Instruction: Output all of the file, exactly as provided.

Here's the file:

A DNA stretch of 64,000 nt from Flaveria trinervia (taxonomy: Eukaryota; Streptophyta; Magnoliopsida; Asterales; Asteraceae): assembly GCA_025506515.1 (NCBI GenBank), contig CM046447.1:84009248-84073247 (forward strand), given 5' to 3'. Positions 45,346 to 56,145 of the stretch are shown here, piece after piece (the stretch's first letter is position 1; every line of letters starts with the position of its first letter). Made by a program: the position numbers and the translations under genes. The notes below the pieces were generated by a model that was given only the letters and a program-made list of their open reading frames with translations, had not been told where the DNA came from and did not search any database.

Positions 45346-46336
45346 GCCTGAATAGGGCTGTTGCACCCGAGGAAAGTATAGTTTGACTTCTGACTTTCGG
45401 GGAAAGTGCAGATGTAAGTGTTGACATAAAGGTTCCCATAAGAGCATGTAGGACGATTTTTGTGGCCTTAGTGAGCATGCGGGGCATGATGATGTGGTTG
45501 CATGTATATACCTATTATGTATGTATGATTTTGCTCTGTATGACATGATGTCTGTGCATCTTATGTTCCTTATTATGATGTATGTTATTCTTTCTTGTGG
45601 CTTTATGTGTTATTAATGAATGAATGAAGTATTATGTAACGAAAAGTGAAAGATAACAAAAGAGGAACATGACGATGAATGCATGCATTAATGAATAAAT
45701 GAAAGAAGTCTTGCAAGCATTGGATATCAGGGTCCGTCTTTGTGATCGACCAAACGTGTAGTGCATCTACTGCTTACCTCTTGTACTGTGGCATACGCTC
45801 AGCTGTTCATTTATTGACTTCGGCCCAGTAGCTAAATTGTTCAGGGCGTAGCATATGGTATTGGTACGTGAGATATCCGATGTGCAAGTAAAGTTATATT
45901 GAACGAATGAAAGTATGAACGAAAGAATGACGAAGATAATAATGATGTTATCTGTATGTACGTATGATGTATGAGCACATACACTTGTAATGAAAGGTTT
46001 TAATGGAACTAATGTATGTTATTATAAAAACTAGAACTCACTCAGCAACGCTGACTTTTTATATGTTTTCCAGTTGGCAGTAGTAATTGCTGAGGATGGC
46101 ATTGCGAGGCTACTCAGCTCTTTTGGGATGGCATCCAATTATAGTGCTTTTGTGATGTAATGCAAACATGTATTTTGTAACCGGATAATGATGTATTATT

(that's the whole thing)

A DNA stretch of 64,000 nt from Flaveria trinervia (taxonomy: Eukaryota; Streptophyta; Magnoliopsida; Asterales; Asteraceae): assembly GCA_025506515.1 (NCBI GenBank), contig CM046447.1:84009248-84073247 (forward strand), given 5' to 3'. Positions 45,346 to 56,145 of the stretch are shown here, piece after piece (the stretch's first letter is position 1; every line of letters starts with the position of its first letter). Made by a program: the position numbers and the translations under genes. The notes below the pieces were generated by a model that was given only the letters and a program-made list of their open reading frames with translations, had not been told where the DNA came from and did not search any database.

Positions 45346-46336
45346 GCCTGAATAGGGCTGTTGCACCCGAGGAAAGTATAGTTTGACTTCTGACTTTCGG
45401 GGAAAGTGCAGATGTAAGTGTTGACATAAAGGTTCCCATAAGAGCATGTAGGACGATTTTTGTGGCCTTAGTGAGCATGCGGGGCATGATGATGTGGTTG
45501 CATGTATATACCTATTATGTATGTATGATTTTGCTCTGTATGACATGATGTCTGTGCATCTTATGTTCCTTATTATGATGTATGTTATTCTTTCTTGTGG
45601 CTTTATGTGTTATTAATGAATGAATGAAGTATTATGTAACGAAAAGTGAAAGATAACAAAAGAGGAACATGACGATGAATGCATGCATTAATGAATAAAT
45701 GAAAGAAGTCTTGCAAGCATTGGATATCAGGGTCCGTCTTTGTGATCGACCAAACGTGTAGTGCATCTACTGCTTACCTCTTGTACTGTGGCATACGCTC
45801 AGCTGTTCATTTATTGACTTCGGCCCAGTAGCTAAATTGTTCAGGGCGTAGCATATGGTATTGGTACGTGAGATATCCGATGTGCAAGTAAAGTTATATT
45901 GAACGAATGAAAGTATGAACGAAAGAATGACGAAGATAATAATGATGTTATCTGTATGTACGTATGATGTATGAGCACATACACTTGTAATGAAAGGTTT
46001 TAATGGAACTAATGTATGTTATTATAAAAACTAGAACTCACTCAGCAACGCTGACTTTTTATATGTTTTCCAGTTGGCAGTAGTAATTGCTGAGGATGGC
46101 ATTGCGAGGCTACTCAGCTCTTTTGGGATGGCATCCAATTATAGTGCTTTTGTGATGTAATGCAAACATGTATTTTGTAACCGGATAATGATGTATTATT